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Farris Child Cynthia Wong Dan Chandler FF. 1. Describe the differences between direct and indirect evidences of learning. 2. Identify instances where.

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Presentation on theme: "Farris Child Cynthia Wong Dan Chandler FF. 1. Describe the differences between direct and indirect evidences of learning. 2. Identify instances where."— Presentation transcript:

1 Farris Child Cynthia Wong Dan Chandler FF

2 1. Describe the differences between direct and indirect evidences of learning. 2. Identify instances where either direct or indirect evidences would be appropriate. 3. Explain why direct evidences of learning are important. 4. Show how changing the assessment of an outcome can lead to direct verses indirect evidence. FD

3 IndirectDirect  Capture perceptions or opinions  Capture signs that students/ advisors are probably learning or have the skill sets being assessed  Less clear and less convincing  Requires those being assessed to demonstrate their knowledge or skills  Tangible, visible, self explanatory evidence of what has and hasn’t been learned or what has or hasn’t been done  Clear and convincing DD

4 Indirect Direct  Surveys  Questionnaires  Interviews – asking questions which responses can’t be validated  Questions asking if a student has the skills or knowledge regarding an outcome (Yes / No type questions)  Direct Observations  Pre test / Post test  Evidence we can see which clearly demonstrates skill sets or knowledge = no doubt  Questions asking the student to explain, identify, define, list, etc.  Possibly multiple choice questions (depends on how the outcome is written) DD

5 Indirect Direct  Ask advisors if they participated in professional development  Or ask how many hours of professional development they acquired.  Look at an advisor’s transcript, signed CEU form, certificate of attendance, etc. DD

6 Indirect Direct  Use a Likert scale asking students the extent to which they know what needs to be done in order to get off academic probation  Have the student explain to their advisor how to get off academic probation ◦ OR ask a student to correctly identify which statement describes how to get off academic probation (out of several options) ◦ OR ask the student to explain how to get off academic probation on a survey with an open ended question DD

7 Indirect Direct  Ask student if they know what they need to do in order to move forward with their career goals  Advisors use a rubric with defined levels identifying how prepared the student is with their career goals (graduate school, internship, and employment preparedness, etc.)  Ask student to list the next steps for their career goals DC

8 Surveys Questionnaires Pre-test/post-tests Direct Observations Focus Groups Interviews

9  Fusch (2013) suggests we should move beyond surveys by having students create learning products which allow us to form a more direct assessment of what students have learned  Campbell (2005) states, “We must gather evidence from multiple sources. Evidence must reflect both direct and indirect measures, and be both quantitative and qualitative.”  Suskie (2009) proposes that, “No assessment of knowledge, conceptual understanding, or thinking or performance skills should consist of indirect evidence alone.” CF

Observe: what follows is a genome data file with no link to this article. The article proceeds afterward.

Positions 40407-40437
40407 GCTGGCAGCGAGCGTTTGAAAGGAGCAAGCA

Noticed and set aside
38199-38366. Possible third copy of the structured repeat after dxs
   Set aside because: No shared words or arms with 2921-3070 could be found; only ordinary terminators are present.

10 ◦ Indirect – Ask yes/no, Likert type, etc. questions ◦ Direct – Ask students to identify, locate, interpret, etc.  OR- use open ended questions requiring the student to explain, list, recall, describe, etc. FD

11 ◦ Indirect –  Outcome = Students can identify what they must do in order to get off probation  Question = Do you know how to get off probation (Yes or No) OR- Please indicate the level to which you understand what you need to do in order to get off probation ◦ Direct  Question = How does a student get off probation? (open ended or have them find and select the correct response out of several possibilities).  Because the outcome key word is identify – Have a multiple choice question with several possibilities and one correct option. If the student can identify the correct option then this would be an example of a direct evidence. DC

12 ◦ Indirect –  Outcome = Students can find their progress report  Question = Do you know where to go to find your progress report? ◦ Direct  Question = Which of the following steps (in order) would you take in order to access your progress report? (This question would list several possibilities and require the student to identify which steps they would take.)  OR we could ask the student to, “Please show me how to find your progress report.” CF

13 Think about a Student Learning Outcome or Process and Delivery Outcome that you trying to assess:  How could we gather direct evidence for this outcome?  How could we gather indirect evidence for this outcome? FF

14  Aiken-Wisniewski, S., Campbell, S., Higa, L., Kirk-Kuwaye, M., Nutt, C., Robbins, R. & Vesta, N. (2010). Guide to Assessment in Academic Advising Second Edition. Monograph Series Number 23. National Academic Advising Association.  Suskie, L. (2009). Assessing Student Learning. 2 nd Ed. San Francisco, CA. John Wiley & Sons, Inc.  Campbell, S. (2005, December). Why do assessment of academic advising? Academic Advising Today, 28(4). Retrieved from Academic Advising Today: Do-Assessment-of-Academic-Advising.aspx Do-Assessment-of-Academic-Advising.aspx  Fusch, D. (2013). Assesing Student Learning Outcomes: Surveys Aren’t Enough. Retrieved from Academic Impressions Web Site: surveys-arent-enough?qq=18798a430987mW surveys-arent-enough?qq=18798a430987mW  Robbins, R. & Zarges, K.M. (2011). Assessment of Academic Advising: A Summary of the Process. Retrieved from NACADA Clearinghouse of Academic Advising Resources Web Site: of-academic-advising.aspx of-academic-advising.aspx

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